Fort Hall was built by Nathaniel Wyeth, the famous mountain man, in 1834. At the time it was the only American outpost in the area. 1837, Wyeth sold the fort to the huge Hudson's Bay Company. For a time the new British owners discouraged the American pioneers from traveling on to Oregon. Later it became an important stop for the emigrants on the Oregon Trail.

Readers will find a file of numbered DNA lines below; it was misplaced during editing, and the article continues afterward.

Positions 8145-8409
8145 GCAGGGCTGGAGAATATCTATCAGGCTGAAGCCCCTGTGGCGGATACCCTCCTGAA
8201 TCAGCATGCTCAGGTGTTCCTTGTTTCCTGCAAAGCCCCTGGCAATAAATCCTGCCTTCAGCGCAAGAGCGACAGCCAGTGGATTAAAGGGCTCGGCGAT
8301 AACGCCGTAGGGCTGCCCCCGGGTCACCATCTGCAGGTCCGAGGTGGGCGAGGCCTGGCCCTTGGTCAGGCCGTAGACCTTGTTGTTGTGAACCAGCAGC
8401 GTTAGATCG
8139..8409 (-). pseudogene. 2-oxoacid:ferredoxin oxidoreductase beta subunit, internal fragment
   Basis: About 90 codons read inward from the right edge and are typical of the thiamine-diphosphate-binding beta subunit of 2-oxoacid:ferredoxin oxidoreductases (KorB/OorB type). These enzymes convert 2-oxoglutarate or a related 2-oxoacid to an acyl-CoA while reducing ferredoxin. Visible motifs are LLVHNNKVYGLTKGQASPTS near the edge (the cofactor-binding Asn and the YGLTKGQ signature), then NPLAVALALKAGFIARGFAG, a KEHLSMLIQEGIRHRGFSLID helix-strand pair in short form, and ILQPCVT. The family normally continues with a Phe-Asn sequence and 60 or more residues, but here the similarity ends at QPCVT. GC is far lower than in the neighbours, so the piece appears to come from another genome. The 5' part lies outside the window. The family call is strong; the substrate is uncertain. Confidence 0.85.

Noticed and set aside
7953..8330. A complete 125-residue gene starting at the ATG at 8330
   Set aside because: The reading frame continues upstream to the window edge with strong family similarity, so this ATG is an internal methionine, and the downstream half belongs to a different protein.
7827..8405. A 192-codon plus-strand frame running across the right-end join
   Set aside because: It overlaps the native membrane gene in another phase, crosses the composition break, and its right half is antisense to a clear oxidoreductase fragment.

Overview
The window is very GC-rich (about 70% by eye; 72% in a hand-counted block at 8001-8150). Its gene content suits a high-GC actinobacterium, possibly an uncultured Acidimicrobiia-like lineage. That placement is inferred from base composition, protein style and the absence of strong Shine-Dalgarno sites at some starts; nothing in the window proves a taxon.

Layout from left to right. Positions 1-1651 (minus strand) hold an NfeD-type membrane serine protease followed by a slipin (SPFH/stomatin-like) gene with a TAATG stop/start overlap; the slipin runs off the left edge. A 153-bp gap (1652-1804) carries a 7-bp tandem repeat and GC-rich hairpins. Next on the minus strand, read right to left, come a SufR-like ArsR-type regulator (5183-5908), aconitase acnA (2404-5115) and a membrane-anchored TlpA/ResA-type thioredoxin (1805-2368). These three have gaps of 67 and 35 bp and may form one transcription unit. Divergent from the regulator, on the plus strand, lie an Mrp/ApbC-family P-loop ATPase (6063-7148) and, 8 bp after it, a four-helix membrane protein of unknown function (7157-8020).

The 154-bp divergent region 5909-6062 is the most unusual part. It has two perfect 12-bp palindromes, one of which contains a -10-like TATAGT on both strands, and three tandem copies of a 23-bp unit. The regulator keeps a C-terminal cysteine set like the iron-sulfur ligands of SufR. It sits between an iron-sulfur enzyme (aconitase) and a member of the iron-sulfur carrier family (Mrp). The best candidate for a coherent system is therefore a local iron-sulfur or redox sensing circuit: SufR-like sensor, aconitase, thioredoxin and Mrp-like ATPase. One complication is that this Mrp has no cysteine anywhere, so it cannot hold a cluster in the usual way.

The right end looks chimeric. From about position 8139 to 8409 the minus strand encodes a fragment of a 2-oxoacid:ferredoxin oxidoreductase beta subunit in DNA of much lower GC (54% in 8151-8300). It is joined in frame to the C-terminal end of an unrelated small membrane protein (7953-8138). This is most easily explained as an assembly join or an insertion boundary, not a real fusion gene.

Lansford Hastings visited Fort Hall in 1845: "Upon arriving at Fort Hall, we were received in the kindest manner, by Mr. Grant, who was in charge; and we received every aid and attention from the gentlemen of that fort, during our stay in their vicinity. We were here informed, by Mr. Grant, and other gentlemen of the company, that it would be impossible for us to take our wagons down to the Pacific, consequently, a meeting of the party was called, for the purpose of determining whether we should take them further, or leave them at this fort, from which place it appeared, that we could take them, about half way to the Pacific, without serious interruption. Some insisted that the great convenience of having wagons with us, would amply warrant taking them as far as we could; while others thought, as we would eventually be under the necessity of leaving them, it would be preferable to leave them at the fort, especially as we could there obtain tools, and all other means of manufacturing our packing equipage, which we could not do elsewhere."